On the other hand, a touchscreen offers convenient access to your favorite programs. Harmony’s software simplifies the selection process as it allows you to choose as much as 50 channels to add to the remote’s grid of icons, but because of the screen’s relatively small size, some scrolling may be necessary just to find what you are looking for from a long list of choices. As previously mentioned, a number of gesture controls are supported. You can simply swipe up or down to adjust the TV’s volume while watching. By swiping sideways (right or left), you can scan through channels. Other remote control actions may be assigned to specific gesture controls or buttons. Sequences or “macros” can likewise be added.

The rechargeable battery can last for a few days with a single charge. However, it is sealed into the body of the remote and cannot be replaced. This means that the death of the battery will signal the remote’s demise as well. While the battery’s useful life should last for several years, there is no word from Logitech as to the exact life expectancy in terms of years. The more you use the Ultimate and the more you personalize the settings, the more you will love to use it. Some people prefer the Ultimate because of its Wi-Fi and Bluetooth capabilities, features that add convenience to using the remote for wireless syncing.

The touchscreen is an improved version of older models. Same goes for the gesture controls. The overall design is decent although the physical layout of the buttons can use some improvements. Another plus is the vibration feedback feature, a new addition. The tilt sensors that automatically wakes the remote once you pick it up is also a good feature. In previous models, you have to shake the remote a bit to wake it up. While you can use the smartphone apps in lieu of the remote, it is still more convenient to just pick up the remote if it is within reach, unless of course you want to try using the apps just to see how they work. Likewise, the apps have lots of room for improvement and the interface for tablets is practically non-existent.

This review, however, considers the apps as mere bonuses that allow other members of the household to have something to use as a remote. They just have to make sure that the proper apps are downloaded and the gadget is used within the Hub’s range. Set up is simple and you don’t have to worry about dealing with security issues. It is also important not to “duel” with other family members by using your own remotes. Although this review of the Ultimate mentions a number of downsides, it also appreciates Logitech’s efforts in coming up with the model. The Ultimate is simple enough for an ordinary user to set up and use, while it offers a host of functional elements. Simply put, the Ultimate is generally a very impressive product.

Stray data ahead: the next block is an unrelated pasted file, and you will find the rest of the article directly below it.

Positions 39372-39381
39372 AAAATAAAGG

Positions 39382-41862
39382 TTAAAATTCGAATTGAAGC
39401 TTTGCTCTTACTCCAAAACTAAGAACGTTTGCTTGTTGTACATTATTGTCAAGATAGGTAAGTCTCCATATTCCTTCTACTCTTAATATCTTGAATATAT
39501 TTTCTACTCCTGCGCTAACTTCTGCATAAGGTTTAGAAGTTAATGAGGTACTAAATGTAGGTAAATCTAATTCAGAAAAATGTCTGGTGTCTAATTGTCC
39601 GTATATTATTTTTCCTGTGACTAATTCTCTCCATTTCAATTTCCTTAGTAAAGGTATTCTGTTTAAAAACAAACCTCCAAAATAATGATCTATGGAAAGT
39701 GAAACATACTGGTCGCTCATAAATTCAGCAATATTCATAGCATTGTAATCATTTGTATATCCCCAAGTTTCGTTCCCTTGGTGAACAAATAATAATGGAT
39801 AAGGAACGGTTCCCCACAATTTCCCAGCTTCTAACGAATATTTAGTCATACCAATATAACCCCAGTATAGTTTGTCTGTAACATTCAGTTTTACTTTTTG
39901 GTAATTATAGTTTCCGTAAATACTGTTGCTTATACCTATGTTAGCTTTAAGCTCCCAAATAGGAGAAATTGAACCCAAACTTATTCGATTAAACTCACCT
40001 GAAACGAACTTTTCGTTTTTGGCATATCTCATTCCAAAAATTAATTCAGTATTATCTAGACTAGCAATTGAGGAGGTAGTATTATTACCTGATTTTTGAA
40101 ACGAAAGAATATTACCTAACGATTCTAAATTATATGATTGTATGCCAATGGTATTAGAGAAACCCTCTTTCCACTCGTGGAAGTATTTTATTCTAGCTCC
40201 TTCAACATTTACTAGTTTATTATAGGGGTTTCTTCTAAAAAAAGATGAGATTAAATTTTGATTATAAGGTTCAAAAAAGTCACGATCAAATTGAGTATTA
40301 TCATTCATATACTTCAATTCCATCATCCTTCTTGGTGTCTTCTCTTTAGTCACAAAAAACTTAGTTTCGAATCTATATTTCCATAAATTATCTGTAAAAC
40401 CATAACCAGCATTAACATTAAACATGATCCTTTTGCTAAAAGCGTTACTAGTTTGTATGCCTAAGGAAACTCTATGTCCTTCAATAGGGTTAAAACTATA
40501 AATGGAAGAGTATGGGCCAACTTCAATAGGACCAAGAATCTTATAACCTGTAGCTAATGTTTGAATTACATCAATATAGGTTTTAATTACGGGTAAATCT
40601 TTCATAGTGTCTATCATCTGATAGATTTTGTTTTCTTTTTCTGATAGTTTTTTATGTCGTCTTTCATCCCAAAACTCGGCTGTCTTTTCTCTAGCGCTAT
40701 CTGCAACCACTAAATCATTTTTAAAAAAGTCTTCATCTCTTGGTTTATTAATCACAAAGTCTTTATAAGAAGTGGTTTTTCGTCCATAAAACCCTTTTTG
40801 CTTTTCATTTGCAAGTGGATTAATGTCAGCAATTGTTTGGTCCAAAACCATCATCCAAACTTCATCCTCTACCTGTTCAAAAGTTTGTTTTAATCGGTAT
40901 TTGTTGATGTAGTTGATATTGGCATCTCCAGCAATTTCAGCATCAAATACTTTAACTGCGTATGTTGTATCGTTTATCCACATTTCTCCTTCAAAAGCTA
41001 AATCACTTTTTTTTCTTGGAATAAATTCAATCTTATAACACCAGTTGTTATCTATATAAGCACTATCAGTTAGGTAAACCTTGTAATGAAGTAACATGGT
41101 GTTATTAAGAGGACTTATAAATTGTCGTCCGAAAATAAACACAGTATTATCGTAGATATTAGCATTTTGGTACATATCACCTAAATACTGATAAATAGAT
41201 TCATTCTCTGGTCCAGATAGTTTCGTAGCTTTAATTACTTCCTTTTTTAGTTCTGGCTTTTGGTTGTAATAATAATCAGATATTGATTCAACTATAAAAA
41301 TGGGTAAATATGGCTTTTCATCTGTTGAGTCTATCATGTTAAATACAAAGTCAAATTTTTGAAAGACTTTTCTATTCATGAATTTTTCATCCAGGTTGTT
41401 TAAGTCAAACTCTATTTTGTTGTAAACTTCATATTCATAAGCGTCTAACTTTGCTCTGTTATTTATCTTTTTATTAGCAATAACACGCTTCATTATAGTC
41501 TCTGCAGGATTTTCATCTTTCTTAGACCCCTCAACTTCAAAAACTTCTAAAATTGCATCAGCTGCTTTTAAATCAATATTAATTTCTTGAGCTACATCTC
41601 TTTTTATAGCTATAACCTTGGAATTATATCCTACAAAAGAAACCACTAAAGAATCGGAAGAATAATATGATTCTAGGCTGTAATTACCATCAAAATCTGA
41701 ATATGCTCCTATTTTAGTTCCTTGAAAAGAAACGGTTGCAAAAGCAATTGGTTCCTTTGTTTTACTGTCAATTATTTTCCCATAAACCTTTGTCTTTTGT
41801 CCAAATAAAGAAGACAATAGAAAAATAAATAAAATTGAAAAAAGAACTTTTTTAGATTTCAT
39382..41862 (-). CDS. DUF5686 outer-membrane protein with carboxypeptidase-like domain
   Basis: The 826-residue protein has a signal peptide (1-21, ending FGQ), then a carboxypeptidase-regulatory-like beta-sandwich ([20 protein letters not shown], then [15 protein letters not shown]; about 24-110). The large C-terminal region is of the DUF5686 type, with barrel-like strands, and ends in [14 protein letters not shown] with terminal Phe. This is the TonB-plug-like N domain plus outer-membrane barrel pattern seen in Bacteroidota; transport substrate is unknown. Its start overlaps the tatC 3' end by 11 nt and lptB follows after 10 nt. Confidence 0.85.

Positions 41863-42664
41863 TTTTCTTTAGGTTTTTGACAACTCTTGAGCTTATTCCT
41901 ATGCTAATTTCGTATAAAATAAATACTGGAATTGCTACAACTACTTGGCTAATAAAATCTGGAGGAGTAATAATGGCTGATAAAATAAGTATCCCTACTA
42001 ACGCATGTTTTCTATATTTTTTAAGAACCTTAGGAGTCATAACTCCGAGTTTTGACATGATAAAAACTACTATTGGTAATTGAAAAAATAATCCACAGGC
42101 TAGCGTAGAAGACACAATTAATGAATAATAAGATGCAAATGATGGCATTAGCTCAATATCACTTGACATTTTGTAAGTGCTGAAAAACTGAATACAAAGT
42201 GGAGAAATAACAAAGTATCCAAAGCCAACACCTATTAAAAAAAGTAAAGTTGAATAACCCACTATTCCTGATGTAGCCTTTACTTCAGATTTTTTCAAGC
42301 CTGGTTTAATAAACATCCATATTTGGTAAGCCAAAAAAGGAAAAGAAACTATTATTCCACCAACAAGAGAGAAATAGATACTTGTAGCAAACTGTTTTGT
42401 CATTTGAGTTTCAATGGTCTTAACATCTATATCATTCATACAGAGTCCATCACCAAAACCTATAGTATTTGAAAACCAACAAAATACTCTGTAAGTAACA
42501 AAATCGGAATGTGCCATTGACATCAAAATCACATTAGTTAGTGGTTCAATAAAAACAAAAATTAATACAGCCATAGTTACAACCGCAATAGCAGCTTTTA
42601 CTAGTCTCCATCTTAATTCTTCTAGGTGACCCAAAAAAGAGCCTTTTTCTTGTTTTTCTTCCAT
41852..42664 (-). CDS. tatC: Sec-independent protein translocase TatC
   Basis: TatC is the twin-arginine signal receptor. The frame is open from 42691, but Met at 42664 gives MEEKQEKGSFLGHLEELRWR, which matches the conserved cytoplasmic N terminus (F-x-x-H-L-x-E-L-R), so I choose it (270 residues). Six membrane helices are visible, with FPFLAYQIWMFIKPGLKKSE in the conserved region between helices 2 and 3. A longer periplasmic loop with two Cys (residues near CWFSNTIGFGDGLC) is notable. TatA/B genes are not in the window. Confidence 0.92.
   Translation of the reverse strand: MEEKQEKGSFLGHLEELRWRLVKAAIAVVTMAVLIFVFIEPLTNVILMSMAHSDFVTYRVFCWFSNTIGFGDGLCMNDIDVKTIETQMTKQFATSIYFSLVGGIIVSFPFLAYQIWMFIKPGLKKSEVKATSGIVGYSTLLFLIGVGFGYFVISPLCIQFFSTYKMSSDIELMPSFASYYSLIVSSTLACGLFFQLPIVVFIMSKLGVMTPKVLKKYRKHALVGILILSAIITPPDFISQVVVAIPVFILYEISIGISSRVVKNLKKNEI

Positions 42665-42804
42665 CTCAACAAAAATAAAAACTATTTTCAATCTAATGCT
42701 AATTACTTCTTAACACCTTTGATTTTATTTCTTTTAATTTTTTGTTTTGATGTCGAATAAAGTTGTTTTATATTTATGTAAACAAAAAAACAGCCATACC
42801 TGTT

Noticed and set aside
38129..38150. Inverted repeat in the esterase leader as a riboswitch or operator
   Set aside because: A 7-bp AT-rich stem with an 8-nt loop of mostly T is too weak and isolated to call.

To sum it up, the Ultimate is perfect for users with myriads of devices. It is also a better alternative to other products in its class. It may cost a bit more, but the benefits – specifically the minor improvements and the inclusion of the Hub – easily outweigh the extra budget needed.

5. Ray Super Remote Review

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There is virtually nothing traditional about the Ray Super Remote. With a full touchscreen display, it does away with the mess of dozens of control buttons. Software updates can be downloaded via a Wi-Fi network. When connecting to devices, however, the device mainly uses IR. Thus, line of sight is necessary for this Super Remote.

A distinct advantage of this model over other universal remotes such as the Harmony Hub/smartphone app combos is the fact that app downloads are not necessary. The Super Remote likewise assists you in finding shows that you may find interesting to watch. This is because available choices as sorted by genre, and the remote can even give you heads up on when your preferred shows are broadcast. On the downside, the remote needs to be charged every day just like a smartphone. It can therefore be exasperating if you fail to have it charged the night before. Likewise, you can’t expect tactile feedback from the touchscreen that you usually expect from conventional remote buttons. Some users may find this irritating. However, if you fancy the idea of using a smartphone-like universal remote that is compatible with most big brands without actually using your smartphone, then the Ray Super Remote could be the answer.

6. URC Digital R50 Review

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Actual product users love the URC Digital R50 primarily because of its “punch through” control for the onscreen display, transport and channel. With this feature, individual buttons can be programmed to perform various functions. For transport control, for instance, the play, stop, skip, and pause buttons, among others can be programmed to operate both DVR and DVD controls, and other components as well.